As IoT becomes a massive market composed of billions of connections securing it involves an enormous and continuously growing threat surface and raised stakes. Consequences extend far beyond initial breaches to what is done with stolen data and the reputational damage that is caused.
Research by security specialist, Kaspersky, has uncovered that more than 1.5 billion attacks have occurred against IoT devices in the first six months of 2021. The firm’s telemetry data, which it draws from its honeypots that collect attack information, has shown that cyberattacks on IoT devices have increased by more than 100% since the previous half-year. The IoT industry is trying to be proactive and put security in place from the very start of deployments because it is well understood that the promise of IoT won’t be achieved if trust is lost. IoT relies on users putting their data, hardware and processes in its hands in order to provide improved experiences, greater revenue and enhanced efficiency. If it is perceived as insecure, adoption will be slower and more cautious, with innovation correspondingly delayed.
“It is vital for the trustworthiness of the Internet of Things (IoT) that we take a secure-by-design approach by properly protecting and processing the credentials used to secure data exchange between the IoT device and the cloud,” Ian Pannell, the chief engineer at GSMA, has said. “Otherwise, enterprises will not be able to rely on the quality, accuracy or integrity of the data being collected, rendering it useless or even worse, dangerous.”
Alongside secure by design principles, one of the most important IoT security initiatives is improvements to the security of the connected device. Harnessing the security inherent in the secure element is an obvious answer, as is utilising the capabilities of the SIM, as it is mandated for achieving best in class authentication to the cellular networks.. However, all the while the SIM was a removable component, an IoT device manufacturer or deployer couldn’t rely on it being able to support additional features to achieve securing their IoT network and communications from the device to the IoT data aggregator or manager.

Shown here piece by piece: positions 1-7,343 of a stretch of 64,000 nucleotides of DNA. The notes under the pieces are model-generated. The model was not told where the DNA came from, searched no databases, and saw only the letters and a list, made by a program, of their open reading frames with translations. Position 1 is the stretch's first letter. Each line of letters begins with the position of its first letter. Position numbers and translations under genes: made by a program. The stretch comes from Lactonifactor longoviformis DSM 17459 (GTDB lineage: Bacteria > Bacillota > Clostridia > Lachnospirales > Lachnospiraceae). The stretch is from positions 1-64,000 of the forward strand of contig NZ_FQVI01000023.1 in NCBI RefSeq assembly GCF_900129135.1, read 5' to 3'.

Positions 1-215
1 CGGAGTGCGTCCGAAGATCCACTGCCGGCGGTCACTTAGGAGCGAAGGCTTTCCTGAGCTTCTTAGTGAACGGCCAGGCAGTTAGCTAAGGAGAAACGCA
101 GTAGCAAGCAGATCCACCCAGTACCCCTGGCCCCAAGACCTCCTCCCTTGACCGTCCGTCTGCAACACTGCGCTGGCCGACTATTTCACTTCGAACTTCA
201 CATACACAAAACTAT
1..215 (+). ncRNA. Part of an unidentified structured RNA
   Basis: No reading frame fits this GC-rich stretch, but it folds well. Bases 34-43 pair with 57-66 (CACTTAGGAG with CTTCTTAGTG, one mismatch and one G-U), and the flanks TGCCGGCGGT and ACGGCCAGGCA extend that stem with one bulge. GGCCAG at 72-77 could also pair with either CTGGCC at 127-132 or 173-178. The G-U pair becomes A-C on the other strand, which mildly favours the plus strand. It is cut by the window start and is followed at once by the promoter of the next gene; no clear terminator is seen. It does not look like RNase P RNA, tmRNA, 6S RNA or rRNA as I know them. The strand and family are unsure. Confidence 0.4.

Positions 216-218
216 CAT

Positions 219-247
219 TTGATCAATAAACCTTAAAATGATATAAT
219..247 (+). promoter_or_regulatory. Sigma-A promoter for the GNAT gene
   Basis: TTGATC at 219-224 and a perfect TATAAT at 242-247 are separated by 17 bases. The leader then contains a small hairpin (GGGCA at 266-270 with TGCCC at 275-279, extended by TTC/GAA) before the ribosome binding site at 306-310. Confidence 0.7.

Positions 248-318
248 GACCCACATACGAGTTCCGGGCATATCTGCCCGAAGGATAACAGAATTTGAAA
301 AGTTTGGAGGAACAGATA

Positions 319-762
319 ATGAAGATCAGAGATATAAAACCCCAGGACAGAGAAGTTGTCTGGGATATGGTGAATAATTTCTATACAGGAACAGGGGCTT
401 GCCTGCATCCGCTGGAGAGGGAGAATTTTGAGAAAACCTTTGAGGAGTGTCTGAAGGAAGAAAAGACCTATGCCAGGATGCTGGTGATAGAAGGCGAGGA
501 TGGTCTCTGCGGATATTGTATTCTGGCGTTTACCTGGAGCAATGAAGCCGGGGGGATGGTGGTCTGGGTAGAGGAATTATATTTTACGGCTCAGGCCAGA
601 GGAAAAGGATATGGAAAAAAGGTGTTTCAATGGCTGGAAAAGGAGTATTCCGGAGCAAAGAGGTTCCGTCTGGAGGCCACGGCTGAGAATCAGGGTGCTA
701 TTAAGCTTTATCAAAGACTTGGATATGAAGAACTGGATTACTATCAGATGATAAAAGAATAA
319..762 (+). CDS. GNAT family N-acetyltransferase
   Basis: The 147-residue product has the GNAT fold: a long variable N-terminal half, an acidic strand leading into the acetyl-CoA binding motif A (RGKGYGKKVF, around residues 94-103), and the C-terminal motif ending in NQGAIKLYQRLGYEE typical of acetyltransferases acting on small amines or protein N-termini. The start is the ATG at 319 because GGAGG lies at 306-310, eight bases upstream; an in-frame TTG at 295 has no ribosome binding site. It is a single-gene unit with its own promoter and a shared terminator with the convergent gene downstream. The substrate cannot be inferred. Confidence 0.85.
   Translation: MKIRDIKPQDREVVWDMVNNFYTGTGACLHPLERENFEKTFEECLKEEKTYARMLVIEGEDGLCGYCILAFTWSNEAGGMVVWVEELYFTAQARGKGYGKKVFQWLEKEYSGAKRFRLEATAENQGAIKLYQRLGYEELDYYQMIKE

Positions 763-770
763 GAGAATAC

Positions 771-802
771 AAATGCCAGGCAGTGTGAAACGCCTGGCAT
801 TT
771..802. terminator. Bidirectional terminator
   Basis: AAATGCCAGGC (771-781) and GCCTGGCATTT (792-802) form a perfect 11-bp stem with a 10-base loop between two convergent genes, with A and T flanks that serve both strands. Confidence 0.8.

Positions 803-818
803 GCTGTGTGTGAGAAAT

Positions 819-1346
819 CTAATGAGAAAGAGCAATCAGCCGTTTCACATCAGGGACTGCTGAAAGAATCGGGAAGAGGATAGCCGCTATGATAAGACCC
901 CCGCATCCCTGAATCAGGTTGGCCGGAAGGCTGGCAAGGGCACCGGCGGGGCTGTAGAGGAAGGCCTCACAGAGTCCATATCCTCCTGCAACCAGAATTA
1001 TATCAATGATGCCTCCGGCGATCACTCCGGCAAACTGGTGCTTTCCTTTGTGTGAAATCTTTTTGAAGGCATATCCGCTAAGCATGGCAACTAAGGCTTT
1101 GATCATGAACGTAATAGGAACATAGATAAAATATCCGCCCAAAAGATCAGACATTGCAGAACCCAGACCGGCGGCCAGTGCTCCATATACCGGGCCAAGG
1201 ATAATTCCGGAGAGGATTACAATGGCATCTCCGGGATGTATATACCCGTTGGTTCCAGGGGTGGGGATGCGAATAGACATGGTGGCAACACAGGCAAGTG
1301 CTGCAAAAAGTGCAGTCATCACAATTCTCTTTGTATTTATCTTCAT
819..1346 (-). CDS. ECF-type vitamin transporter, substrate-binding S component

The arrival of the embedded SIM (eSIM) and integrated SIM (iSIM) solved this dependency by allowing additional security to be included and enabled in the SIM and then manufactured as a permanent fixed capability of the device for its life. This then ensures it is secure in operation once it automatically configures the connection at the point of deployment.
The IoT SAFE (IoT SIM Applet For Secure End-to-End Communication) has been developed by the mobile industry at GSMA to provide a common mechanism to secure IoT data communications, offering a repeatable and scalable approach on all types of SIM for original equipment manufacturers (OEMs). IoT SAFE uses the SIM as a miniature crypto-safe inside the device to securely establish a datagram transport layer security (D)TLS session with a corresponding application cloud or server. It provides a common application programme interface (API) for the SIM to be used as a root of trust by IoT devices and, in this way, can address the security challenge of provisioning millions of devices. The applet enables IoT devices to compute shared secrets and keep long-term keys secret and supports provisioning and credential management from a remote IoT security service.
However, improvements are needed in ease of deployment to encourage adoption of IoT SAFE. To achieve this, Kigen has created the Open IoT SAFE initiative by combining GSMA IoT SAFE with the IETF’s (Internet Engineering Task Force) Enrolment over Secure Transport publication (RFC 7030). This brings together two important principles:
- The use of the standard DTLS-secured IP channel, with the credentials securely injected into the device at the point of manufacture. This is used to establish a secure interface, over a device’s connectivity, to communicate with the cloud’s on-boarding service.
- The use of on-board key generation directly inside the device which remain in the secure, tamper-resistant element.
These principles eliminate complexity and effort by each party that wants to use the service and ensure that any device should be able to exchange any data across any network and securely exchange that data with a given enterprise on any cloud.
Security adoption stands or falls on the ease with which it can be deployed, managed and updated. Kigen’s Open IoT SAFE initiative offers simple, unified zero touch provisioning. This lowers the barriers to access hardware-based security for more effectively protecting credentials, with the use of open systems based on standards that do not demand complex integration. In addition, the initiative treats enterprise security credentials with the same level of protection as mobile network authentication credentials, bringing communications industry grade security to IoT.